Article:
Julie Middleton, 40, lost her baby son Regan to cot death when he was just six weeks old. She had no idea that doctors at Southampton Hospital removed his brain when his body underwent a post mortem, and thought she had buried her child 'complete'.
Regan's brain was discovered during a nationwide audit being carried out into human tissue samples kept by police. The family have been told they can have the organ buried in Regan's grave.
Speaking to The Sun, Julie, of Poole, Dorset, said: "It feels like they stole a piece of my baby."
She says she and her ex-husband, Michael Wilson, will bury their son's brain but said it will be too painful to go through another funeral:
"We won't be able to attend - it will be too painful for both of us. I thought I'd said goodbye to Regan all those years ago. I can't face going through it again.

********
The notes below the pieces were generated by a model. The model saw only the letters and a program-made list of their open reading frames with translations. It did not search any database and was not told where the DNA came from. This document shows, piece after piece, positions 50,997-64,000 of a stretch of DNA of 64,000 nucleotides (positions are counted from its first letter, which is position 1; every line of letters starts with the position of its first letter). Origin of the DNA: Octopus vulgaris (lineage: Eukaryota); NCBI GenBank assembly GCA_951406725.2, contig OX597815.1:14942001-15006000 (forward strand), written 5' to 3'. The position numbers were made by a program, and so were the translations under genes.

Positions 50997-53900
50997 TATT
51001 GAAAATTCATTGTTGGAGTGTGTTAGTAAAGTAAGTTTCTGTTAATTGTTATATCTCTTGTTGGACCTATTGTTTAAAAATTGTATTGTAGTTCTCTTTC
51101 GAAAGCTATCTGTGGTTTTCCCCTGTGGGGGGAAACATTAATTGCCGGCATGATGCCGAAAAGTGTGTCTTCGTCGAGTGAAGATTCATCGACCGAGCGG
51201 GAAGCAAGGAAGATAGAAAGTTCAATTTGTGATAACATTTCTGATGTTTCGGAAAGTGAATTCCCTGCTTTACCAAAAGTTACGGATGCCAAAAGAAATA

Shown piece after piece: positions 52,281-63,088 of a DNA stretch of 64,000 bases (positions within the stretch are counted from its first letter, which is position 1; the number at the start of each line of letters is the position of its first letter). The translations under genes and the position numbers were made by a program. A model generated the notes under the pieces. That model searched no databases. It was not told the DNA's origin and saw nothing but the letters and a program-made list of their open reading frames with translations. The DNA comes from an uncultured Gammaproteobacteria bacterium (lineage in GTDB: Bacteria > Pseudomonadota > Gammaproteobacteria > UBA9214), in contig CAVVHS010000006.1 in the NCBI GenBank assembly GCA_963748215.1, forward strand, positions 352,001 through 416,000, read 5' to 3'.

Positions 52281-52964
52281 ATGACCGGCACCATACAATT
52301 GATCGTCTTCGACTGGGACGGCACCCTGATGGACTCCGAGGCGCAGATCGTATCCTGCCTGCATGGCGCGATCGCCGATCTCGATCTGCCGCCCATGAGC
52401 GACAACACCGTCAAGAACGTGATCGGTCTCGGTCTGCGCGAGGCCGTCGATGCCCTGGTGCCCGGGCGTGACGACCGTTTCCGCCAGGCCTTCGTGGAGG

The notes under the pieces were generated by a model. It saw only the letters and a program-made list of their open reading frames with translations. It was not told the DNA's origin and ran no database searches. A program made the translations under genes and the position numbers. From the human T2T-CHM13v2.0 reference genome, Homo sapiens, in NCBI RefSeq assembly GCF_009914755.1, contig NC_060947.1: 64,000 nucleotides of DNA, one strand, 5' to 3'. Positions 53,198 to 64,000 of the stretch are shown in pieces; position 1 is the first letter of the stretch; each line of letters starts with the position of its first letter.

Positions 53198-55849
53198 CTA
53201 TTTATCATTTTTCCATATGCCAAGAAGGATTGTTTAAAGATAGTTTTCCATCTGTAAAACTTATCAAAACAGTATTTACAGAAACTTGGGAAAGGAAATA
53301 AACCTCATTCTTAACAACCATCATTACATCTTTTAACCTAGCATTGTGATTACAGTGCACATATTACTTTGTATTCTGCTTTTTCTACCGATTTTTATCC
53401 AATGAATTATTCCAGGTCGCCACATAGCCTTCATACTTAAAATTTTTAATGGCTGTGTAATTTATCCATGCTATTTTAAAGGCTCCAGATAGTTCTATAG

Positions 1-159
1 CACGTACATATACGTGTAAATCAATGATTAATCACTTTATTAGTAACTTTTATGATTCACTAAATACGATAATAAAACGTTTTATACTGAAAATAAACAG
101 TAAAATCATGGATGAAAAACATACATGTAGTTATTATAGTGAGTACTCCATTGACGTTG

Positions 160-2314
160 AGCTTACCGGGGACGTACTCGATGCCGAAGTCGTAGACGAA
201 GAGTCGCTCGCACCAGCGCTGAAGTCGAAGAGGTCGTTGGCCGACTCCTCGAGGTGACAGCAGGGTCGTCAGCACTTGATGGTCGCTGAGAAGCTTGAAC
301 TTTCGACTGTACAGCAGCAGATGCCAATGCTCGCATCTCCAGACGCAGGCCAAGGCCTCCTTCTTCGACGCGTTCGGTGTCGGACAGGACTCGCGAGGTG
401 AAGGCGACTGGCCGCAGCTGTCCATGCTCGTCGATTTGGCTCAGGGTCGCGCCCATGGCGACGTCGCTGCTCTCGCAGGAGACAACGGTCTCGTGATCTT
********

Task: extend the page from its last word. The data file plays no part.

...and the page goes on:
"They offered me a free funeral and I thought, 'What are they going to do? Have the brain in a jar on the pulpit?'"
The family knew tissue had been taking from Regan during the post mortem, but had no idea a complete organ was harvested.
Julie said her world was 'turned upside down' by the arrival of the police officers at her door on Wednesday:
"I thought it was my M&S delivery but it turned out to be a visit that has turned my world upside down. I could tell from their faces they had something horrible to tell me. They said, 'Regan's brain has been found in Southampton Hospital in a jar.'
I didn't take anything else in after that. I couldn't believe my ears and just went numb.
"All these years I'd been thinking he was complete when I buried him. How on earth could something like that happen? I'm devastated."
Julie said Regan's death had always been 'bubbling away in the background' and now all the pain of losing him has come back. She added that she felt 'lied to and duped and let down.'
A Southampton Hospital spokesperson told The Sun they had been ordered to retain Regan's brain at the 'request of the Home Office/Dorset Police as part of a forensic case for the coroner'.
What an awful thing for the family to go through so long after their baby's death.